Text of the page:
Saturday 18 May 2019

Why I will continue to use glyphosate with complete confidence

I wonder how long this landscape will survive now that I am no longer there to spray with glyphosate.

A blog comment came in effectively saying “what do you think of glyphosate now”?

My reply in substance said “ What kind of world do we live in when forty years of safe cultural practice with such a fine record over billions of distinct applications to the soil is damned. Glyphosate safety, repeatedly confirmed by the highest scientific authorities has now been challenged on very weak unscientific evidence. 
Why should worldwide use of a product with multiple benefits to mankind be decided by the winning team of silky tongued lawyers able to use all kinds of diabolical ruses to persuade juries deprived of anyone who has pre-existing knowledge?”

I am in despair as to how to present my feelings to my readers. As to actual practice, I will continue to use glyphosate as long as I am able! At seventy seven I need a continuing supply for at least another ten years…..

Apart from my fear that Bayer (and other companies) might be bankrupted by hysterical legislation and glyphosate sourcing resort to expensive black markets, I fear in the short term at gardening level too many will take the attitude  “ there is no smoke without fire” and stop using this useful and safe gardening aid. Worse that over-zealous  authorities will jump on the bandwagon in ill informed proactivity. Already in Canada and several States of America  garden pesticides are unavailable to amateurs.
Nothing in recent court cases has brought any accurate new scientific factual information to the table.

I worry that my readers think I have lost the plot and that this old boy is too dyed in his ways after using glyphosate as an essential part of his gardening and land management for the last forty years! Not so. If any credible evidence comes forward that glyphosate is dangerous I would say so

In a sense the fact that glyphosate is perhaps one of safest agrochemicals ever invented is part of the problem. Any manufacturer who claims total safety leaves itself open to contradiction. In truth no chemical exists that has never harmed anything or anyone (And lets face it, glyphosate is very toxic to plants).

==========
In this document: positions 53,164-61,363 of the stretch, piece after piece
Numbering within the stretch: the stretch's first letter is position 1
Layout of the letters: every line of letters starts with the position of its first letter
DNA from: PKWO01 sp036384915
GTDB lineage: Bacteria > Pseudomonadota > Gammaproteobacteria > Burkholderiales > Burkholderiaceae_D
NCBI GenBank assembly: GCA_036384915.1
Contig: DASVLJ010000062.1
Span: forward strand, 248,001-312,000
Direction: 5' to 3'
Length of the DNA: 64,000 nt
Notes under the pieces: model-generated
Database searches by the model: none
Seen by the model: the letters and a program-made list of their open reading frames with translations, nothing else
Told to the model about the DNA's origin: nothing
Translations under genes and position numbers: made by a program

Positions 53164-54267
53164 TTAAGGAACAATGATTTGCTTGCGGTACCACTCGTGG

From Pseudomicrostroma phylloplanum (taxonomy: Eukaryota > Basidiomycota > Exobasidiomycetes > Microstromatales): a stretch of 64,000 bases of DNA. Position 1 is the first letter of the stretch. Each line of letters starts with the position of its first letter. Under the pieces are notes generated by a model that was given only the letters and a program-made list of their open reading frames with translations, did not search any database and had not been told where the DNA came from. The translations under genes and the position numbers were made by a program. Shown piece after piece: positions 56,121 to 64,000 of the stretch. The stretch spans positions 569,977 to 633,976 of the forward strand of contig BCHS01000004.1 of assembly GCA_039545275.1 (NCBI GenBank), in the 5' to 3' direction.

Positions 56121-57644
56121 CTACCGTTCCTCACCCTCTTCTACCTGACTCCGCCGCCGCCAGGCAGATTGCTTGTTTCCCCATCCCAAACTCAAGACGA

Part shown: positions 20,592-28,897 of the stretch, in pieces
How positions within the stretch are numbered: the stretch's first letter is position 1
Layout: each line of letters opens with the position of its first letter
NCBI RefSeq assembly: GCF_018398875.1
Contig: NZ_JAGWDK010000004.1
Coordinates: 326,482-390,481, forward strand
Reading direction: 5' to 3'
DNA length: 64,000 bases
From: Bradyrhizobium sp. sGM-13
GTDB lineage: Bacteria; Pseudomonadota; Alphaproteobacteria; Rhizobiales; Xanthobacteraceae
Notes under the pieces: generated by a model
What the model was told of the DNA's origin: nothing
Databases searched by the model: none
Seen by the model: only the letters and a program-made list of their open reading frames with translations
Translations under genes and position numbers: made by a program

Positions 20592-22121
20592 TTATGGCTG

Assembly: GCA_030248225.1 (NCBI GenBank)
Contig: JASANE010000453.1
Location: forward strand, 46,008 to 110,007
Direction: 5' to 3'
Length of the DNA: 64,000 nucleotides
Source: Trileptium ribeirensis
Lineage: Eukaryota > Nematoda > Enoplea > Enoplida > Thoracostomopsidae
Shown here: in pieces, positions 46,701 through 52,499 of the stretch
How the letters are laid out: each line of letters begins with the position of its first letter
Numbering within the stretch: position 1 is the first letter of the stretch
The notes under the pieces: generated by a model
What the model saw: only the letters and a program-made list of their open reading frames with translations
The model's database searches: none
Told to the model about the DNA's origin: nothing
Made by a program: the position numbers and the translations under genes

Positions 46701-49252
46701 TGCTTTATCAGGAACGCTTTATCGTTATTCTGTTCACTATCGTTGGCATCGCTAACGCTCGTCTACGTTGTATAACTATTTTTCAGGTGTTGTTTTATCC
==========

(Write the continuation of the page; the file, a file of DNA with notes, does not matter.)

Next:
It might make more marketing sense if Monsanto promoted its product as needing more safety precautions. It would be less open to completely plausible individual cases of sickness or death that are inevitable even when there is no causality. Indeed a product that has many millions of users is bound to accumulate thousands of accusations

On the smoke without fire theory some readers might wonder why millions of people reject glyphosate. On the other hand many million more after serious consideration don’t  - and for many farmers and growers it is an essential part of their livelihood  bringing healthy cheap food to our tables.
There is a body of people who believe that all pesticides are the work of the devil and are ever ready to accumulate evidence against them. It can be very convincing when presented as emotional propaganda. It might be misrepresented facts, dubious research or downright lies and misinformation. We live in a world where huge bodies of people passionately believe things that are plain wrong. Our personal lists of mass folly might differ. Mine includes homeopaths and anti-vaxers. If I confided my other prejudices I might lose my readers.

I have a secret theory that all pesticides have a limited life. They just accumulate baggage and are doomed. It is amazing that glyphosate used more than any other pesticide has survived near on half a century. To me that is testimony to its safety but I fear that it will join the long list of honourable and in some cases not so honourable garden chemicals no longer available.

Let me address the problem of American hyperactive punitive legislation another way. There are millions of users of glyphosate. Sadly there are hundreds and thousands and tens of thousands of us that share the most horrible diseases. It is pure arithmetic that many sick people will use glyphosate when there is no causality. Emotional presentation of individual cases will always sway juries.

Can it be that there really are people to whom glyphosate is toxic? In a world of billions, all with subtle biological differences it would be quite surprising if there were not rare cases. I would make this comment about any substance, chemical, food, medicine, cosmetic, sun screen, soap, detergent or pesticide in the public domain. Of course if as with peanuts such ‘allergies’ are not uncommon we should be told. I know of no evidence of this with glyphosate but there might be.

Let me go further. Is there any possibility that this chemical that on any measure of safety is similar to water or in the case of its wetters and spreaders the same sting in the eye as soap can actually kill anyone? (soap of course might). 
Yes it surely can if you consider the placebo effect.  And what follows might equally apply to any of the materials listed above.
This is not a silly whim. Science universally accepts the placebo effect where a person’s expectations substantially effects what actually happens.